A New York Times journalist revealed his heartbreaking experiences with abortion this week in a column for Narratively.
The two abortions in Kenneth R. Rosen’s life occurred in very different circumstances. The first was when he was 22 years old and involved in a secret relationship with a woman named “Sasha” while she was publicly in a relationship with another man. Rosen (pictured above) said Sasha was not happy with her boyfriend, and the two never had sex; he and Sasha did, and he secretly hoped that their relationship would become something more.
One day, he said Sasha showed up at his apartment. Her mood was gloomy and she avoided answering his questions directly. She said she wasn’t feeling well and eventually told him that she had seen “a doctor.”
Suddenly, I understood what she had not told me.
“Whose was it?” I accused, my voice cracking through our silence. The room was still and her stare was precious and tormented.
“Come on, Ken,” she whispered, and looked the other way.
Rosen said he was devastated. Sasha had been pregnant with his child and had an abortion without telling him.
His emotions seemed to surprise him, though. When he was a teenager, he said he used to think that if he got a girl pregnant, he would encourage her to have an abortion. At 22, his thoughts about pregnancy and abortion were “Meh, what happens is what happens.” But when he actually faced the news that he had helped to conceive a child and now that child was gone, he felt crushed.
SUPPORT PRO-LIFE NEWS! Please help LifeNews.com with a donation during our Fall Support Campaign
“After Sasha told me without saying a word that she was no longer pregnant, I felt disbelief, then hope, then devastation, all in the span of a few seconds,” Rosen wrote.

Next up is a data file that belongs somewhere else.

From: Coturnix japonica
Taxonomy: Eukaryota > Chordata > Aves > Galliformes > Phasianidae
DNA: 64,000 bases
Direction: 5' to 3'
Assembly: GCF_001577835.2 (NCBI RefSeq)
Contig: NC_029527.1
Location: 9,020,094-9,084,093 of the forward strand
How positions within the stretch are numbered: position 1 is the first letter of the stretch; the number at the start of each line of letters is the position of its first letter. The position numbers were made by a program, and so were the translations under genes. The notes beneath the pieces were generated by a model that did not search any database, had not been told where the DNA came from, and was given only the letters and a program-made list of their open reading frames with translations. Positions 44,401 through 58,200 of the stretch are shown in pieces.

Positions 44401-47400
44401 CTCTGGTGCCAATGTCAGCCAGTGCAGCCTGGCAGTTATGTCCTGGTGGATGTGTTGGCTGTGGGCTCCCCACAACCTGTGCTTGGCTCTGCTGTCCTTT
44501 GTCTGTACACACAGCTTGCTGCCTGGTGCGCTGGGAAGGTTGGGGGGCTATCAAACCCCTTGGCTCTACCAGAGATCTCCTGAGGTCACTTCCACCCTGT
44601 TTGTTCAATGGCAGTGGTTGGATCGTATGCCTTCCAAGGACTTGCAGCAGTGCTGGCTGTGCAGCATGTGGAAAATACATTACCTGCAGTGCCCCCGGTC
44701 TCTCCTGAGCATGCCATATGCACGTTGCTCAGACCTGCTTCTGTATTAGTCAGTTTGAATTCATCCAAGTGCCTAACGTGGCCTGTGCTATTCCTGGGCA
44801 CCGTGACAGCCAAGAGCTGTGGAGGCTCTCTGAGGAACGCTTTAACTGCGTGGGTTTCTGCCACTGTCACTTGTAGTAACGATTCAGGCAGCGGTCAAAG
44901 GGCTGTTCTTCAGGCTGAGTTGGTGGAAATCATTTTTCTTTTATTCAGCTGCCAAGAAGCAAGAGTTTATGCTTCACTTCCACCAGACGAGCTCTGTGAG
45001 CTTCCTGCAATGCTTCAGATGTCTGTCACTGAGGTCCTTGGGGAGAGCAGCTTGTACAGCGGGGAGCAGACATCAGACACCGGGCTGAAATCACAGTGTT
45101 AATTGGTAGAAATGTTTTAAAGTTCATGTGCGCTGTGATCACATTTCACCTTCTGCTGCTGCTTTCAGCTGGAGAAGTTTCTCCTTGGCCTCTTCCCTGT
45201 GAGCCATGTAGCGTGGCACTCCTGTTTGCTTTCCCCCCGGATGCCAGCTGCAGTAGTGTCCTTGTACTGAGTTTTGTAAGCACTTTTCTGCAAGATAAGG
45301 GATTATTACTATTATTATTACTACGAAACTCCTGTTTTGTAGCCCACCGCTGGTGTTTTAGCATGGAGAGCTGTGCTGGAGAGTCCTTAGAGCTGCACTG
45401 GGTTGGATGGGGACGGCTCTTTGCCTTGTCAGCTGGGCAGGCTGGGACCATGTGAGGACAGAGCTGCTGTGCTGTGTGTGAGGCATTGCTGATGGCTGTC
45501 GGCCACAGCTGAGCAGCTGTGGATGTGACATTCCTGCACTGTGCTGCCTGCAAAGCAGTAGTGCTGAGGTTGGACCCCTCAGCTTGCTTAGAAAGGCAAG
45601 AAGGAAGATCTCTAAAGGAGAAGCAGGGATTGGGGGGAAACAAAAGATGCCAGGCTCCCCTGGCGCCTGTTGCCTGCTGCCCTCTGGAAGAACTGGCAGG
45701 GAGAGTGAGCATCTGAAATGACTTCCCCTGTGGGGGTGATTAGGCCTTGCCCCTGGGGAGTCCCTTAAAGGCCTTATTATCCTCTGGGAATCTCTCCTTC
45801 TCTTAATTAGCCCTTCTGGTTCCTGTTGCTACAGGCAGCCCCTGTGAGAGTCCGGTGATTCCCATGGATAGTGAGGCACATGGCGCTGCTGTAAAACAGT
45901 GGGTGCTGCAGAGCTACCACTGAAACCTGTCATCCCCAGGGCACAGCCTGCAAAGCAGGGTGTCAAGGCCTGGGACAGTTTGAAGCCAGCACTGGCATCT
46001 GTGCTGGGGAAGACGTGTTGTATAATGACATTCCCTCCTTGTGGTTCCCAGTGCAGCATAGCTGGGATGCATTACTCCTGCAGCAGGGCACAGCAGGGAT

“I realized, first, that we’d conceived a kid, an unimaginable thought to me then, at twenty-two. Second, that having a baby might have meant Sasha and I finally had the chance to build a home together. And then third, crushingly, that none of this would ever be,” he added.
Sadly, Rosen juxtaposed that situation with a more recent one involving his girlfriend “Alexa” who also got pregnant. Together, the two decided that it was not the right time for them to have children, so they had their unborn child aborted.
I understand now that it had been the same for Sasha as it was for Alexa – that any decision either of them made, with or without me, would be the hardest of their lives. Ultimately, my role was to be supportive in whatever way they needed. I understood Sasha’s decision on its face, but at the time wished that it had not severed whatever chance I thought we’d had at becoming something more. And, I realize now, that such reasoning does not justify my faulting her for making the decision without me. But, deep down, I still wish I’d been a part of the process.
However, Rosen did not explore the reasons why he felt pain and conflict at all. If an abortion is nothing more than a medical procedure that involves a woman’s body, why should a man have any say in the decision? Why did he feel upset that he didn’t? And why did he experience pain and conflict if an abortion is little different than a tonsillectomy?
It’s because it is different. An abortion is more than just a medical procedure. An abortion destroys the life of a living, growing human being in the womb. It’s a scientific fact, and it’s why men like Rosen feel distraught, conflicted when their significant other has an abortion. Millions of women experience similar feelings after they have abortions, too.
Rosen had two children whose lives were destroyed by abortion, children who he never got the chance to meet or love. But sadly, like so many others, he shoves this painful reality under excuses and justifications so that he won’t have to deal with the heartbreaking truth.